New insights into how plants produce cellulose
New research from the University of British Columbia and partners sheds light on how plants produce cellulose, a compound found in plant cell walls.
Thinking Socially about Novel Interventions in Resource Management
In a world that is rapidly changing, conventional interventions in forestry and conservation may not be sufficient to conserve species of interest, and/or to maintain productive forests. Thus, some scholars, practitioners, and policy-makers have called for novel interventions such as the assisted migration of trees.
Flight delays: UBC study finds out why some African birds stay home longer
Parents of millennials still living at home aren’t the only ones with children that refuse to leave. Now, new UBC research on a desert-dwelling African bird is yielding some answers. Martha Nelson-Flower, a postdoctoral fellow at UBC Faculty of Forestry, studied the behaviour of wild southern pied babblers, which live in family groups of up to 14 in the Kalahari Desert in South Africa.
From forests-to-flight: Decarbonizing the aviation sector
The International Panel on Climate Change has postulated that, if left unchecked, we will likely see a 3.7 to 4.8°C increase in the Earth’s surface temperature by the end of the century. This temperature increase is likely to result in very disruptive and expensive events, such as rising sea-levels and extreme storms. Growing more trees, capturing CO2 and finding alternative, renewable sources of energy are all ways to help mitigate this temperature rise.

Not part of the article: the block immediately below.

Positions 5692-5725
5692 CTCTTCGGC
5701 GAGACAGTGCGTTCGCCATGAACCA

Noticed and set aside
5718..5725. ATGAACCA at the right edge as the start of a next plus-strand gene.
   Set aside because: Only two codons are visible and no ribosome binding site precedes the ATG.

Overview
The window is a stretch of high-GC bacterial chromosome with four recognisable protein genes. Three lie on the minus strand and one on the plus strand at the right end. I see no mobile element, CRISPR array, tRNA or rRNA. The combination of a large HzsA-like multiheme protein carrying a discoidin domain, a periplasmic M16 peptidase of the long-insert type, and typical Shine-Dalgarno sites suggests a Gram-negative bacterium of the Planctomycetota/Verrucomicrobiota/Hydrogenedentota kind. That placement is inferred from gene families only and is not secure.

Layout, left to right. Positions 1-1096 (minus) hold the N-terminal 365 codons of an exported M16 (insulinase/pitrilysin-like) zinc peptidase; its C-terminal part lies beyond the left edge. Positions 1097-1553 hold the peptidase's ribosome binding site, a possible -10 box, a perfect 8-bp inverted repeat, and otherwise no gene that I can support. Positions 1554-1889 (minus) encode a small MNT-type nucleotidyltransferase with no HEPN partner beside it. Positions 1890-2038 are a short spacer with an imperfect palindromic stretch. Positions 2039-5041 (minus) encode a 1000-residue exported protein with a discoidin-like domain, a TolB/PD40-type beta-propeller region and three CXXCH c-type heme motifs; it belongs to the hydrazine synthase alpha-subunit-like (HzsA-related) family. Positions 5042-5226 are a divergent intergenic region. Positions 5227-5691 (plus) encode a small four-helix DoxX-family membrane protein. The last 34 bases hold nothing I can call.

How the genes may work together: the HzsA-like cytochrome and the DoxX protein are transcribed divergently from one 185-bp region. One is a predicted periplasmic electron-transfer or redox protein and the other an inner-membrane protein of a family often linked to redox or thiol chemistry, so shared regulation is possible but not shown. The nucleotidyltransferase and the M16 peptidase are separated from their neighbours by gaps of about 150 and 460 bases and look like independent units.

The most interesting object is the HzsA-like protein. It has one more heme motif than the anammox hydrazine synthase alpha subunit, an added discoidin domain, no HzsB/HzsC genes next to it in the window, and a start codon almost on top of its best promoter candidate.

Mapping plant invasions in an urban area using remote sensing
The occurrence of invasive plants is increasing in all types of ecosystems, producing both positive and negative changes on the landscape. Many land managers aim to decrease the negative effects that plant invasions bring, which may require curbing their spread through proactive management.
Sally Aitken receives Genome Canada and Genome BC funding
Dr. Sally Aitken is leading a team that will use genomics to test the ability of trees from different populations to resist heat, cold, drought and disease, and identify the genes and genetic variation involved in climate adaptation.
Scott Hinch receives NSERC Strategic Grant
Scott Hinch was awarded a NSERC Strategic grant totaling $590,000 for research into the effects of injury , pathogens, and climate warming on migration and spawning success of Pacific salmon that have escaped from fishing gear. Partner organizations include the Canadian Dept. Fisheries and Oceans, Pacific Salmon Commission, and Pacific Salmon Foundation.
Richard Hamelin receives Genome Canada and Genome BC funding
Dr. Richard Hamelin will co-lead a team of scientists to harness the power of biosurveillance by decoding the genomes of some of the most threatening invasive species and developing a new suite of tools to rapidly and accurately detect these detrimental forest enemies and assess the risk they pose.
Joerg Bohlmann receives Genome Canada and Genome BC funding
Spruce trees are Canada’s most significant forest resource because they grow in almost every region across the country and are the largest species by the number. Spruce trees also produce high quality wood and fibre that is widely used in the industry. With roughly 400 million seedlings planted per year, spruce are the most reforested trees in Canada. Climate change and unpredictable forest product markets require innovative new tools and technologies for tree breeding programs to deliver reliable spruce stock for future seed and seedling production.